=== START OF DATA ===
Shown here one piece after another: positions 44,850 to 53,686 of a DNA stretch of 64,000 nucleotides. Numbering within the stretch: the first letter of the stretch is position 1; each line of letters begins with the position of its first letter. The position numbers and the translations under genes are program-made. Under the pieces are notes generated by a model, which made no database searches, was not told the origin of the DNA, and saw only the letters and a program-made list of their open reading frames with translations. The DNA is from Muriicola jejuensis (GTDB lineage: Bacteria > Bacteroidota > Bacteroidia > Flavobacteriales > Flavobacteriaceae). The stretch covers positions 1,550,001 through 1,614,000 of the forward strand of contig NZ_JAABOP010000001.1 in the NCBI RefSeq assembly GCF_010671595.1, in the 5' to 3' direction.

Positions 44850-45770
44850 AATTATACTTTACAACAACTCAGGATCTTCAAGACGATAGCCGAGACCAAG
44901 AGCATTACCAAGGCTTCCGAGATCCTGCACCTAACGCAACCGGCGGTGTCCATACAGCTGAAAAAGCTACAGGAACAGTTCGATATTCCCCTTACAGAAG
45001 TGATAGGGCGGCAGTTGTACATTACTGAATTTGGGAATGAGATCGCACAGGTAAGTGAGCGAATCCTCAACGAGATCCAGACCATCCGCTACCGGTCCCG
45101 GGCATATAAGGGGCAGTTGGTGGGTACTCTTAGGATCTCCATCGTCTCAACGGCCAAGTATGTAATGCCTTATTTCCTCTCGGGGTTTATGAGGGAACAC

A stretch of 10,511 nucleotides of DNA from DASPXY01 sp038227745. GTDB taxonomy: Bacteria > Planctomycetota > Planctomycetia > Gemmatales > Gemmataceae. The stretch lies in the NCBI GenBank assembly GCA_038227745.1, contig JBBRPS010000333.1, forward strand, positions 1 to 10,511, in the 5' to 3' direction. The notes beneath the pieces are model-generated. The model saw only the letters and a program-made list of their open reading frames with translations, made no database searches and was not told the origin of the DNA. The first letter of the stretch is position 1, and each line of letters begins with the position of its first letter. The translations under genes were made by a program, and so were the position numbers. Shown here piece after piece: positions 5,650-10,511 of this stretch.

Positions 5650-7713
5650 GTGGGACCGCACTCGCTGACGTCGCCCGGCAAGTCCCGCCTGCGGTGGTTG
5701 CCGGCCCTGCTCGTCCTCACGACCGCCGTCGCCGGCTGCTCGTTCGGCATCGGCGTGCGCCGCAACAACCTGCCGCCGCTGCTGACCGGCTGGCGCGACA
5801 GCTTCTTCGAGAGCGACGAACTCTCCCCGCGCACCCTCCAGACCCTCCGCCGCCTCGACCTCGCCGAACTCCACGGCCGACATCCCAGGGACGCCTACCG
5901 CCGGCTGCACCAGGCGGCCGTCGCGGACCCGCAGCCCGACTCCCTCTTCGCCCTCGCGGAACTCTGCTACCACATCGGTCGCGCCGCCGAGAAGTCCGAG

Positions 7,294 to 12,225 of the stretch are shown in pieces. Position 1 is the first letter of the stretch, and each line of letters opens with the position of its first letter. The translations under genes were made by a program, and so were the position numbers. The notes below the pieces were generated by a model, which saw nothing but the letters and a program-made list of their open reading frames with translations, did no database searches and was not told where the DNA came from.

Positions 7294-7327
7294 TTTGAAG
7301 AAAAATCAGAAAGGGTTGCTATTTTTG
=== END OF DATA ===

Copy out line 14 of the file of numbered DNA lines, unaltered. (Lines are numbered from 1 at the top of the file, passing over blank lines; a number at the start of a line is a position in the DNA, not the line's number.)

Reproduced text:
Positions 7294-7327